Adjusting to permanent hair loss is challenging for most women. Menopausal hair loss can be upsetting and cause anxiety, but is not usually a sign of an underlying medical disorder, unless accompanied by other symptoms. Improving general and nutritional health may help slow loss. There are cosmetic options for improving the appearance of hair and medical treatments which, when used long term can improve hair growth. If you have other symptoms as well as your hair loss, seek the advice of your doctor.
Minoxidil — the generic name for the topical over-the-counter treatment many people know as Rogaine — has been shown to provide some regrowth of hair or prevent further hair loss. Rogaine now comes in a 5 percent foam for women, which is to be applied once a day, and must be used indefinitely (read: for the rest of your earthly life); if you stop using it, hair loss will recur. Some studies have shown that about 20 percent of women experience moderate regrowth of hair and about 40 percent experience some regrowth of hair after four months of use; results are best for women who start the treatment as soon as they start to experience hair loss. (So, you know, go back in time — and while you’re at it, ditch that boyfriend a lot sooner, and wear sunscreen daily... you know the rest.)
Symptoms of hair loss include hair loss in patches usually in circular patterns, dandruff, skin lesions, and scarring. Alopecia areata (mild – medium level) usually shows in unusual hair loss areas, e.g., eyebrows, backside of the head or above the ears, areas the male pattern baldness usually does not affect. In male-pattern hair loss, loss and thinning begin at the temples and the crown and hair either thins out or falls out. Female-pattern hair loss occurs at the frontal and parietal.

Extreme hair loss should be discussed with your healthcare practitioner. But in the case of mild to moderate thinning hair, which is usually a result of thyroid imbalance, hormonal imbalance, nutritional deficiencies, or elevated stress hormones, most women can get relief naturally — without having to resort to a new hair cut or experiment with hair thickening creams!
I am in my 20’s and I’m at my stage 2 of male baldness pattern . The M shape on my forehead has increased drastically just over 1 year . I also think about the fact that water might also be a reason for hair loss. I need suggestions about going for a hair transplant because I have used some Ayurvedic shampoos available in the market but got no benefits out of it. And my background is that I am an Indian and currently in a B.tech collage in a hostel where mess food is really very shitty. One more thing I would like to add is that when I was around 12-13 years I used gel just after I shampooed myself which made my hair very rough and I also have curly hair which sums up all my hair problems which I deal daily. Please help
Start by getting good sleep, consistently. Cut back on smoking and drinking, both of which compromise the hair’s fiber production. Bauman says to avoid certain medications, like antihypertensives (which prevent high blood pressure complications), hormone treatments (such as thyroid or testosterone hormone replacement), statin drugs, mood modulators (like antidepressants and anti-anxiety agents), all of which that can hinder the hair’s growth and strength. And, as mentioned, avoid supplements like creatine, which will increase DHT production and thus accelerate loss.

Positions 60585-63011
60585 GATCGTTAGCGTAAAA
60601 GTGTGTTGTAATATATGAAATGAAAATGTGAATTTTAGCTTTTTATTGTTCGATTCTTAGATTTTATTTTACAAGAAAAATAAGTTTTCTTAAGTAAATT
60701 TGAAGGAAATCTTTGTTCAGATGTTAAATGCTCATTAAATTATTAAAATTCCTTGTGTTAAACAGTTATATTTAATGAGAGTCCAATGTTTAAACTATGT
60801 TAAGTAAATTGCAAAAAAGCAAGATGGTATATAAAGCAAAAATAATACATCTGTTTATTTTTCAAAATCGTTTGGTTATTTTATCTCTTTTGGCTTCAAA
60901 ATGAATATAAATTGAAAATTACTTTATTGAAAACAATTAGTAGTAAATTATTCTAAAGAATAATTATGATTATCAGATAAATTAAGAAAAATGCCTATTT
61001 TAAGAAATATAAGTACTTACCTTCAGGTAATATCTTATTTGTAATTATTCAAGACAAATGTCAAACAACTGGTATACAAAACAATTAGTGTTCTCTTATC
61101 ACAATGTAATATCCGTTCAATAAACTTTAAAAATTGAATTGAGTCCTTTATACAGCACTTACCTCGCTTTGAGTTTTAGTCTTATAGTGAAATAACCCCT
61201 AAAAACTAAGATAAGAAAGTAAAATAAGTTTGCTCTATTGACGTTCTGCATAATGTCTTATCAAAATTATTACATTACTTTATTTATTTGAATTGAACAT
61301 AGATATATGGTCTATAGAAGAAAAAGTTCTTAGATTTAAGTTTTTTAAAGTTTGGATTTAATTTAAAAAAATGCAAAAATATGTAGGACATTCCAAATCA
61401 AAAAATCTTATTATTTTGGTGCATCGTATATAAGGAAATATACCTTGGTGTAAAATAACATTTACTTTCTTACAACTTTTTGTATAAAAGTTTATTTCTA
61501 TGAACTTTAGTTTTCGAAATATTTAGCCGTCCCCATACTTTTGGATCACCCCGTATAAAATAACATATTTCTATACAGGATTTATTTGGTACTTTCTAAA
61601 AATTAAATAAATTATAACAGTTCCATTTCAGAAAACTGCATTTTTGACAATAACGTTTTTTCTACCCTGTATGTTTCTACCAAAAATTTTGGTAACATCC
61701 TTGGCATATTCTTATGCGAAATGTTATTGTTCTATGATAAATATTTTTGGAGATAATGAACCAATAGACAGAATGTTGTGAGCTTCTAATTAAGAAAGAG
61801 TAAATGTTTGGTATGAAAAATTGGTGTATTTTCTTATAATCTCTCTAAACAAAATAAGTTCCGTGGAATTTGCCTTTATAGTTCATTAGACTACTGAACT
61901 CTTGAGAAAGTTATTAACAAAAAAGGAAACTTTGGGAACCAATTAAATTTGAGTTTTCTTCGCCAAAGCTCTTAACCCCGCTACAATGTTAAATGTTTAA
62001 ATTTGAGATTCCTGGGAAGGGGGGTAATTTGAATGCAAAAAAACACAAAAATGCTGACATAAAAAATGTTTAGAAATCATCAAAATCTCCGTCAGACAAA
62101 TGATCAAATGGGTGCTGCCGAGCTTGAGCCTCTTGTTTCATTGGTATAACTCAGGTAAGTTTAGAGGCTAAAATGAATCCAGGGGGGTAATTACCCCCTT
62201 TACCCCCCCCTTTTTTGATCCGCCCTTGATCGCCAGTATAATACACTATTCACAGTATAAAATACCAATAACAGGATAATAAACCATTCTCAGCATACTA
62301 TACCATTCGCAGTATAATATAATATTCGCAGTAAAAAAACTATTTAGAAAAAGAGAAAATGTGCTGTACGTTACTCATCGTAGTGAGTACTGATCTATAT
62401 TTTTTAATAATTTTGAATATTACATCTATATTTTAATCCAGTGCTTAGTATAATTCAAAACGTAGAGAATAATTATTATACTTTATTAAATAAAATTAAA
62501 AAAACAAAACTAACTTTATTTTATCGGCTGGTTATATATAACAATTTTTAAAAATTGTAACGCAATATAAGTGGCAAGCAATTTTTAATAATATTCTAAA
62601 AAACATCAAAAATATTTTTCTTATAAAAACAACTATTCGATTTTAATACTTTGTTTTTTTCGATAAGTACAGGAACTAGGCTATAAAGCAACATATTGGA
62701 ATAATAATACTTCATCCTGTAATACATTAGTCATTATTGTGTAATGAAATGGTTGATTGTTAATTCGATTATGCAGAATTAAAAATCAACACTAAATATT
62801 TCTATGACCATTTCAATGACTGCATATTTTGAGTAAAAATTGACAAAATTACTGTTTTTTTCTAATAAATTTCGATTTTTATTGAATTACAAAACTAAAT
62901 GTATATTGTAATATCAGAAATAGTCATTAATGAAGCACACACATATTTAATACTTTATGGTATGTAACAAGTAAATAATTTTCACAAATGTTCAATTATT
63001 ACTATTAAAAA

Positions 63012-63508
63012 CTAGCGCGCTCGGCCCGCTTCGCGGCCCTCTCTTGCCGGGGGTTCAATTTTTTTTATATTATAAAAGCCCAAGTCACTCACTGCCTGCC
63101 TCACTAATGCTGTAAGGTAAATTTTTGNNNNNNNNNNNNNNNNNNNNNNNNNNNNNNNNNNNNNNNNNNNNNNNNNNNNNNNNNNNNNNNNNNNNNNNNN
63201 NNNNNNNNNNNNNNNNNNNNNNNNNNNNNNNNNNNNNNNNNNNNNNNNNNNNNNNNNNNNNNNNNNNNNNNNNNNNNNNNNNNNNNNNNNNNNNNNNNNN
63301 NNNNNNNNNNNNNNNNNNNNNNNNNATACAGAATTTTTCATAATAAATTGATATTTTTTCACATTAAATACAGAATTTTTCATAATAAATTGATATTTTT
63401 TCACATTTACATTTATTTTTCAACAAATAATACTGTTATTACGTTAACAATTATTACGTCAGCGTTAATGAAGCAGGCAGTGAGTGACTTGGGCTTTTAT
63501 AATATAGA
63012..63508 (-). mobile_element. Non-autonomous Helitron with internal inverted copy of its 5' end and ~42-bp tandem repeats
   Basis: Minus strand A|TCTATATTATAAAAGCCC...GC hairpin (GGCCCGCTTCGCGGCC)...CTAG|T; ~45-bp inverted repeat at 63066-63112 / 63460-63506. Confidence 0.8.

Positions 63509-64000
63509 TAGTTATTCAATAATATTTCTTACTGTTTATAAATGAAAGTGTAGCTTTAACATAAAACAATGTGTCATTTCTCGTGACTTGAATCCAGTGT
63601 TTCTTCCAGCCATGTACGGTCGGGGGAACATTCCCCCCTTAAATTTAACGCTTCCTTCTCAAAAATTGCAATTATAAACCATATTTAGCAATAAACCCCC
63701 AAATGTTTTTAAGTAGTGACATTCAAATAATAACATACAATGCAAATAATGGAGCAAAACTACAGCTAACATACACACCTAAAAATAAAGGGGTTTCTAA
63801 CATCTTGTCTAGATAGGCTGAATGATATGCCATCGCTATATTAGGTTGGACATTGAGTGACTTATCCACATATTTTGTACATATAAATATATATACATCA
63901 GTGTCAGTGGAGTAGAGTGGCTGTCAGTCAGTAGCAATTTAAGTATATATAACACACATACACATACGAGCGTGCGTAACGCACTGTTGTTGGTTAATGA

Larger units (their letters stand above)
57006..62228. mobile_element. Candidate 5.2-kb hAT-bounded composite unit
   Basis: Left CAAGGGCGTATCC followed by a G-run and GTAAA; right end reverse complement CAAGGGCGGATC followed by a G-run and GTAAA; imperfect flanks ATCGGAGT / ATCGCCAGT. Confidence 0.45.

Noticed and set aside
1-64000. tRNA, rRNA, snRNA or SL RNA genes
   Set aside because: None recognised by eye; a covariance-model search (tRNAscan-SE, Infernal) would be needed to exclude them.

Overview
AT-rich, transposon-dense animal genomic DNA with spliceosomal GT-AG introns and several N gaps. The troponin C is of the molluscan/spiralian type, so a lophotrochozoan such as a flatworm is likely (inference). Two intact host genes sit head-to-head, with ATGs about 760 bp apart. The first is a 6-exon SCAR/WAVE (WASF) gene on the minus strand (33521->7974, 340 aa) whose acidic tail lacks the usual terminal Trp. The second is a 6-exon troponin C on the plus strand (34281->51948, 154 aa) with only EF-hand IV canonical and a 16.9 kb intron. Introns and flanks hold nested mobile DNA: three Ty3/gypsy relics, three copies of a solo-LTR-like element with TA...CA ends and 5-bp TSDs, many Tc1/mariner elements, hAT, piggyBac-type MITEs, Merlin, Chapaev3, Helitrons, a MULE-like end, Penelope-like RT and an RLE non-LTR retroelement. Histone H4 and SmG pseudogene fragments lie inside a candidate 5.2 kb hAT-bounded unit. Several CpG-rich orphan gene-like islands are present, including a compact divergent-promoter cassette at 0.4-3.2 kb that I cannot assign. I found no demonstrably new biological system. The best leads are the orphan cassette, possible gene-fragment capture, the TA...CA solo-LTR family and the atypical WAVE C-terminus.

Some hair loss is associated with stress although male pattern baldness is a genetic condition found in many men. If you find your hair is falling out in clumps or at unpredictable times, it is most likely to be the symptom of something else. This could be stress related but is unlikely to be caused by sexual frustration. The best thing to do is to see your GP for a check up.
The pluck test is conducted by pulling hair out "by the roots". The root of the plucked hair is examined under a microscope to determine the phase of growth, and is used to diagnose a defect of telogen, anagen, or systemic disease. Telogen hairs have tiny bulbs without sheaths at their roots. Telogen effluvium shows an increased percentage of hairs upon examination. Anagen hairs have sheaths attached to their roots. Anagen effluvium shows a decrease in telogen-phase hairs and an increased number of broken hairs.
Fair enough, I understand it. And I agree, some women love bald men. Guys like Jason Statham and Kelly Slater are heroes of mine and certainly don’t suffer in the romance department because of their lack of hair (Gisele Bundchen and Rosie Huntington-Whitely to name a few of their romances, and possibly two of the most beautiful women of earth.) However, losing hair at a younger age is clearly traumatic for some people, so this website is for them 🙂
There’s no single cause. Triggers range from medical conditions -- as many as 30 -- to stress and lifestyle factors, like what you eat. Your genes play a role, too. Sometimes doctors can’t find a specific reason. As a starting point, hair loss experts suggest you get tested for thyroid problems and hormone imbalances. Hair often grows back once the cause is addressed.
The data is inconclusive as to whether or not cortisone shots actually work at re-growing hair, but I do know one woman who gets them frequently and says they have really helped her. Cortisone shots are given at the scalp, and the Mayo Clinic suggests they should not be given more often than every six weeks. While I know of some women who have had luck with acupuncture for hair loss, the British Acupuncture Society states that there is no evidence that acupuncture can treat hair loss as a specific symptom; however, it might help with the underlying problem. (For example, acupuncture can help treat lupus, which can cause hair loss.)